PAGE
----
Nikole Hannah-Jones, 45, retweeted a post Sunday claiming the “supremacy around the media coverage of [the war] isn’t even subtle” while sharing a clip of an Al Jazeera report citing the “prosperous middle class” in Ukraine who were desperately trying to board a train to escape the war-ravaged country.

“What if I told you Europe is not a continent by definition, but a geopolitical fiction to separate it from Asia and so the alarm about a European, or civilized, or First World nation being invaded is a dog whistle to tell us we should care because they are like us,” Hannah-Jones tweeted Sunday to her 671,000 followers.

This is from Joshua Rhett Miller, “NYT’s Nikole Hannah-Jones blasts ‘racialized’ coverage of Ukraine war,” New York Post, February 28, 2022.

When I read this at the time, I, like many of my friends on Facebook, pooh-poohed the idea.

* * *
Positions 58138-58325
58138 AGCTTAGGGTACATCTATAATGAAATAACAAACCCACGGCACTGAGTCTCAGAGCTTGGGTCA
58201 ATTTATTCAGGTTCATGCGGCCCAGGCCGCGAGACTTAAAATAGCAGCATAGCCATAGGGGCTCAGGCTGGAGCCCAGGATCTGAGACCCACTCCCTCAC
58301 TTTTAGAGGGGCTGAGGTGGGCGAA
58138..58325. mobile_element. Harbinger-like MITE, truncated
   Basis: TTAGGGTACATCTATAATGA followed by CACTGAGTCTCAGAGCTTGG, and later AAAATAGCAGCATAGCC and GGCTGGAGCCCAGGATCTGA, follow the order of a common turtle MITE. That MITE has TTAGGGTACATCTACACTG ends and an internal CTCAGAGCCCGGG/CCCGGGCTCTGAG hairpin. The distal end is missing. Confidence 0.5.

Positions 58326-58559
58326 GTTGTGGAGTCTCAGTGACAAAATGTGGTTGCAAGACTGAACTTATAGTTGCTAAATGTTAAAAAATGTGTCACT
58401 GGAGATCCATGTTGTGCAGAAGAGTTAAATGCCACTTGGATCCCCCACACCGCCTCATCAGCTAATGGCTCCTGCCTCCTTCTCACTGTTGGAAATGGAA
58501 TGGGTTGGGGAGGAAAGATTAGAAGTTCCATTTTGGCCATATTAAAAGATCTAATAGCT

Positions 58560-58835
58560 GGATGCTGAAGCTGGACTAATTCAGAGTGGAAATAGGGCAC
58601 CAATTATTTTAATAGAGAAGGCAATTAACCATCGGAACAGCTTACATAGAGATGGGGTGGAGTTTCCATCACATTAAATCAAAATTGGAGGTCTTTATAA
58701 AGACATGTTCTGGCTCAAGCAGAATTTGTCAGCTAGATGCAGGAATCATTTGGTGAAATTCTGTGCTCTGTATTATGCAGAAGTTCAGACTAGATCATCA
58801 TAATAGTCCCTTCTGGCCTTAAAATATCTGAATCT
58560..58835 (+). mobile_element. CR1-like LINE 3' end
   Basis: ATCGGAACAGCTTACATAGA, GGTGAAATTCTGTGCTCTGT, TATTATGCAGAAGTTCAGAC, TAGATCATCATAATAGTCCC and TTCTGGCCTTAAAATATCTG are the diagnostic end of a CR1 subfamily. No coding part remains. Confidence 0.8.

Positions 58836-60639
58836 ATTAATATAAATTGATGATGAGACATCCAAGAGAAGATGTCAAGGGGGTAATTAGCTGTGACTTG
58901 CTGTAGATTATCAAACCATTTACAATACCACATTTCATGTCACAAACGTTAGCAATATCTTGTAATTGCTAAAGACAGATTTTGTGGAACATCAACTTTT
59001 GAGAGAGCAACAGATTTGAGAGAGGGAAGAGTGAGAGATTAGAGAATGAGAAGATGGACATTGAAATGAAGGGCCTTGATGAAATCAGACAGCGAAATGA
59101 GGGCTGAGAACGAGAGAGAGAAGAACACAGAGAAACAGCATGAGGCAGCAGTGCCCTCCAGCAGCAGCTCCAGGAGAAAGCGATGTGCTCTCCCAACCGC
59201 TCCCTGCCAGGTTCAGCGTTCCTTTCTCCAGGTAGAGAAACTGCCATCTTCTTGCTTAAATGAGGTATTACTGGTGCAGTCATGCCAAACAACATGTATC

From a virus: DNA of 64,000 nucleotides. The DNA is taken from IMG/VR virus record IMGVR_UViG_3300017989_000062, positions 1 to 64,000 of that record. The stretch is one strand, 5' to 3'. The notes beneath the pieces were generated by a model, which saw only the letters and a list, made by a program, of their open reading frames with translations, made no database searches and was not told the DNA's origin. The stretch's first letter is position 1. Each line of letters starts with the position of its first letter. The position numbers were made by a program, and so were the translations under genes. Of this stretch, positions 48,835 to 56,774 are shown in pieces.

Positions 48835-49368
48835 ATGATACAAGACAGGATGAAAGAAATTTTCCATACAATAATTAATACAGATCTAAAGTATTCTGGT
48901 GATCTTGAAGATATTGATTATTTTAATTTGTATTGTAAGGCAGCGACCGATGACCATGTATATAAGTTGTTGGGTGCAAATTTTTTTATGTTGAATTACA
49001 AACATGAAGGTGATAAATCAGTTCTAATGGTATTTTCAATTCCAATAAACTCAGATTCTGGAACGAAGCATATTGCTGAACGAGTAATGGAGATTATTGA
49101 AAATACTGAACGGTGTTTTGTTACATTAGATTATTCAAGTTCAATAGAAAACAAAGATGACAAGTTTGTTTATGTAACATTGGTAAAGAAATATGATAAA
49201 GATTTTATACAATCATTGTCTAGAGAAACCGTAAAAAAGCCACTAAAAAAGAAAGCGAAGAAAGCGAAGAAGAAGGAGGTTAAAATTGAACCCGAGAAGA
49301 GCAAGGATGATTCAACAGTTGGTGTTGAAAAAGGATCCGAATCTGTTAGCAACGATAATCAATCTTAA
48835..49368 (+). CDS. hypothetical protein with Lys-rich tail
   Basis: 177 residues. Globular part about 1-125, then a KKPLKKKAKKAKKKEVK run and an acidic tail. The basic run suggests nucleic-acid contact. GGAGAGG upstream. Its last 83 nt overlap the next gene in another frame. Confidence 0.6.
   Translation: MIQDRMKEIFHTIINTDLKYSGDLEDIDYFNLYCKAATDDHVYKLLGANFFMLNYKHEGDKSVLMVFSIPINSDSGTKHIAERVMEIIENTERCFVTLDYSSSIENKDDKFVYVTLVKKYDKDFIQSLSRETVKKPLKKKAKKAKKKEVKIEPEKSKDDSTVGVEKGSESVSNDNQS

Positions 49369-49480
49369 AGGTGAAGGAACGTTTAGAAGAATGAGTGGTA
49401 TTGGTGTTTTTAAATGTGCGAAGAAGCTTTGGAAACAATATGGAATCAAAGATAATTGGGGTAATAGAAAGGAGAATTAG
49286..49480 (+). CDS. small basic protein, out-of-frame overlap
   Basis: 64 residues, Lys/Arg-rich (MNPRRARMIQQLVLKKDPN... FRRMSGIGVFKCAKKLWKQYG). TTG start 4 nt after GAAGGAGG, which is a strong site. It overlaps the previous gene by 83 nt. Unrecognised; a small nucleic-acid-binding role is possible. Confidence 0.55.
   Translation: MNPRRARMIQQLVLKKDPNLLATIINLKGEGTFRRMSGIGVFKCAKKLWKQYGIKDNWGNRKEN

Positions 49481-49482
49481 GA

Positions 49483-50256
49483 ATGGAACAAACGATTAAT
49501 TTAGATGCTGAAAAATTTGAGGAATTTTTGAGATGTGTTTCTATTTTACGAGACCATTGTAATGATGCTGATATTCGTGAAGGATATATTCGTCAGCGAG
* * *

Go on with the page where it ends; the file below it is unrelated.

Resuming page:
Then I started thinking about the Saudis and Yemen. Read this:

The armed conflict in Yemen has killed and injured thousands of Yemeni civilians since it began. As of November 2018, 6,872 civilians had been killed and 10,768 wounded, the majority by Saudi Arabia-led coalition airstrikes, according to the Office of the United Nations High Commissioner for Human Rights (OHCHR). The actual civilian casualties are likely much higher. Thousands more have been displaced by the fighting and millions suffer from shortages of food and medical care.

I’m pretty sure that that number is much higher than the number of Ukrainian civilians killed by the Russian military in the war that started last month. A March 4 news story in the Washington Post last week put it at 227.

Yet we in the west have never seen the outpouring of support for Yemen and outpouring of criticism of Saudi Arabia that we see for and against Ukraine and Russia, respectively.

Why is that? I think it’s because many of us feel a stronger connection to people in Europe than in Asia.

So, to answer the question in this title, Yes, I think Nikole Hannah-Jones is on to something.

HT2 Phil Magness.